Despite the deal, producer Joel Silver “continued to push for a theatrical release and grew so combative that the studio threatened to cut ties with him.” In late 2023, Amazon Studios chief Jennifer Salke followed through, firing Silver from Road House “for verbal abuse of several staffers, including Amazon Studios and MGM marketing head Sue Kroll and Amazon film head Courtenay Valenti.”

Conor McGregor and Jake Gyllenhaal in 'Road House'
(Amazon Studios)

Jake Gyllenhaal plays mediator

In an interview with Total Film to promote Road House, Gyllenhaal addressed the conflict between Liman and Amazon, confirming that the film was always planned as a streaming release. “I adore Doug’s tenacity, and I think he is advocating for filmmakers, and film in the cinema, and theatrical releases,” Gyllenhaal said. “But, I mean, Amazon was always clear that it was streaming.”

“I just want as many people to see it as possible,” he continued. “And I think we’re living in a world that’s changing in how we see and watch movies, and how they’re made. What’s clear to me, and what I loved so much, was [Liman’s] deep love for this movie, and his pride at how much he cares for it, how good he feels it is, and how much people should see it.”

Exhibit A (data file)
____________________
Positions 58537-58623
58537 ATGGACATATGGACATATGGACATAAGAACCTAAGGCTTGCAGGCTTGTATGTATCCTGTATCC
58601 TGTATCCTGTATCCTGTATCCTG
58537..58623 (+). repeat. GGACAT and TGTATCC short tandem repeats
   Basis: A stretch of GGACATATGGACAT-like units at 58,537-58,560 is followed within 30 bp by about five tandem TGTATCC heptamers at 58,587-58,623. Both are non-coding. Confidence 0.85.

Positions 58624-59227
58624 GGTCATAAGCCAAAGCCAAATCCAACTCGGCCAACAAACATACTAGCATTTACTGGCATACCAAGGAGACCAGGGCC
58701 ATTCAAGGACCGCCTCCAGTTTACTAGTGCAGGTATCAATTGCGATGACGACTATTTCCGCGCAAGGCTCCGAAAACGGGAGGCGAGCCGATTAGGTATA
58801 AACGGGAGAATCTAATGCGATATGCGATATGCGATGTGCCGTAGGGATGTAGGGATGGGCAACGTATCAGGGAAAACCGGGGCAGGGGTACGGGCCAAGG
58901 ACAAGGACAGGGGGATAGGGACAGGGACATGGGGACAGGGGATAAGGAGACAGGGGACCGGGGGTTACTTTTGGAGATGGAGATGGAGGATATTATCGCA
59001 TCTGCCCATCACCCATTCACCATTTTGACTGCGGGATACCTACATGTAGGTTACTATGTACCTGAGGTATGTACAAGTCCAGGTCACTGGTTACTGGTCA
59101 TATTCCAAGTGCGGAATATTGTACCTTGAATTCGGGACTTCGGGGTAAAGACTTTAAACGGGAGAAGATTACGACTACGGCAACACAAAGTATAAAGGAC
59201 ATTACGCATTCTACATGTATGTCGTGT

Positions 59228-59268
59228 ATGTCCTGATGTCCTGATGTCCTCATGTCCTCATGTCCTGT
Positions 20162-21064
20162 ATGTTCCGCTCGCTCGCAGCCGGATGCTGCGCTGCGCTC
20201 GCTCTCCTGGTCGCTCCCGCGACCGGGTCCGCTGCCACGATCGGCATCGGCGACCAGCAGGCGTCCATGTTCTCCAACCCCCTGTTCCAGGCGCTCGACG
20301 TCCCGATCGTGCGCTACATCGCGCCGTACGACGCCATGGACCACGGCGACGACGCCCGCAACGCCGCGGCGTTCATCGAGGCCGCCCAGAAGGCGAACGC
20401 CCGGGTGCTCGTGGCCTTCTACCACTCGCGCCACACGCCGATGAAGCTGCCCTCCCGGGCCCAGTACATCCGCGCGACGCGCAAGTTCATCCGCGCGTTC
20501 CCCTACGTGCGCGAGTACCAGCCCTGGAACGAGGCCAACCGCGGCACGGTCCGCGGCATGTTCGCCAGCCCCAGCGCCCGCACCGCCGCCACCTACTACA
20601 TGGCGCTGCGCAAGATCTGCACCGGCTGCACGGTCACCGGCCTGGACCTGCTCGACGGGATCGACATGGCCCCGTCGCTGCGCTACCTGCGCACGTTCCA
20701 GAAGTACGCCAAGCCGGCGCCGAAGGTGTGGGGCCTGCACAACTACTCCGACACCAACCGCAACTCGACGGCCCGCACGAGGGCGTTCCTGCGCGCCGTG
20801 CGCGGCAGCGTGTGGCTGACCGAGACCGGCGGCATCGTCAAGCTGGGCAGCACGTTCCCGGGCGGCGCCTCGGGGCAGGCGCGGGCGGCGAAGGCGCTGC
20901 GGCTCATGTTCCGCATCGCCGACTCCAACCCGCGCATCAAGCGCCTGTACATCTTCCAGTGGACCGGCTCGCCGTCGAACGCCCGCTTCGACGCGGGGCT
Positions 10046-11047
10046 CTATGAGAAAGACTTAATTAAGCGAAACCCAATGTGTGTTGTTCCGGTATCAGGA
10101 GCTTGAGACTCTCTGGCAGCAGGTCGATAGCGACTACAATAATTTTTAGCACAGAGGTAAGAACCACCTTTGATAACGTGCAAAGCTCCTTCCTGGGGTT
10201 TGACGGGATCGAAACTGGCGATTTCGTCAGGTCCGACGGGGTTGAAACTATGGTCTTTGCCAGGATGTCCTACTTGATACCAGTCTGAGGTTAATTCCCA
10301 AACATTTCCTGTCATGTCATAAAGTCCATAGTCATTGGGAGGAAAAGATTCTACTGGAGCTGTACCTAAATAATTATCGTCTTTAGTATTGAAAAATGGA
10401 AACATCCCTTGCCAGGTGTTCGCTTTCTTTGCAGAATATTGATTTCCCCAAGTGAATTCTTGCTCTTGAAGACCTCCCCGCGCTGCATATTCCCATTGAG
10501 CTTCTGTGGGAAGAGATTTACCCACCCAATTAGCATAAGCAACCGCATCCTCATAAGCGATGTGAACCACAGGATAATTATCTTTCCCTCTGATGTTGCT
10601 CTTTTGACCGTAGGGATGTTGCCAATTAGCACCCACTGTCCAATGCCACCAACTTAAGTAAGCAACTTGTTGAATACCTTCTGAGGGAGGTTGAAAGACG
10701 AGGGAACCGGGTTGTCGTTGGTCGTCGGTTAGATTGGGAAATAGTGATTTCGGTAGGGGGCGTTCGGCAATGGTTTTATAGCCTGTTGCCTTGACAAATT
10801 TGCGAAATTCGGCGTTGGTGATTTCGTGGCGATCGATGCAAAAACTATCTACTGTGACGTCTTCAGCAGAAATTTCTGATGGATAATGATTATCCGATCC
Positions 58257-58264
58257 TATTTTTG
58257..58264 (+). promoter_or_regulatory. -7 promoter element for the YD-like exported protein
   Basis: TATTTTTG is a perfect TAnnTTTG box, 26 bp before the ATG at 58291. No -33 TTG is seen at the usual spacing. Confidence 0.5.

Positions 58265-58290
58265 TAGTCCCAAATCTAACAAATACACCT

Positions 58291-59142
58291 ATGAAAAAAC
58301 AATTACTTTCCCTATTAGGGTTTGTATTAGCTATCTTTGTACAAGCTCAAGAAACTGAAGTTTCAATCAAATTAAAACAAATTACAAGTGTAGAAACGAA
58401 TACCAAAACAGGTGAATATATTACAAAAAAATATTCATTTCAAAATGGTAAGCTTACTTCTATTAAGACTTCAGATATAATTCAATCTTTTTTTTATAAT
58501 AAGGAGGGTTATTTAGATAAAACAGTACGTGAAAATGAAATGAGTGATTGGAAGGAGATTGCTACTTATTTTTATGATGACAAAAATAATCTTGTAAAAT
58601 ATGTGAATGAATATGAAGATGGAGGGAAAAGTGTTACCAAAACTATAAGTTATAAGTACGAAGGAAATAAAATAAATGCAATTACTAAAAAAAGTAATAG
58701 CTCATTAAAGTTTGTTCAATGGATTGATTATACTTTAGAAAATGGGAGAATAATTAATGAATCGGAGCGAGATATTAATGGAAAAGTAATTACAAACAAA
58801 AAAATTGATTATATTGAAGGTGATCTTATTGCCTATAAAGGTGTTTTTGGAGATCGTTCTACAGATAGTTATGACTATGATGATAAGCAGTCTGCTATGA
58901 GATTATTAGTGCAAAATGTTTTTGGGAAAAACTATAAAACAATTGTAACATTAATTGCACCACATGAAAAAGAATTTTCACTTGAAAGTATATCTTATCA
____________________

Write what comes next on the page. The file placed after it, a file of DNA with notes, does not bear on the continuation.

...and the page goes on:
A lawsuit and AI accusations

On February 27, R. Lance Hill, screenwriter of the original Road House, filed a lawsuit in California’s federal court accusing MGM and Amazon of copyright infringement. According to Hill’s complaint, he attempted to claw back the rights to Road House per a provision in copyright law that allows authors to reclaim their original works when a claim expires. Hill says he filed the necessary paperwork with the U.S. Copyright Office in 2021, requesting to reclaim the rights when the current claim expired. At the time, United Artists—a subsidiary of MGM—held the rights to Road House; its claim was set to expire in November 2023.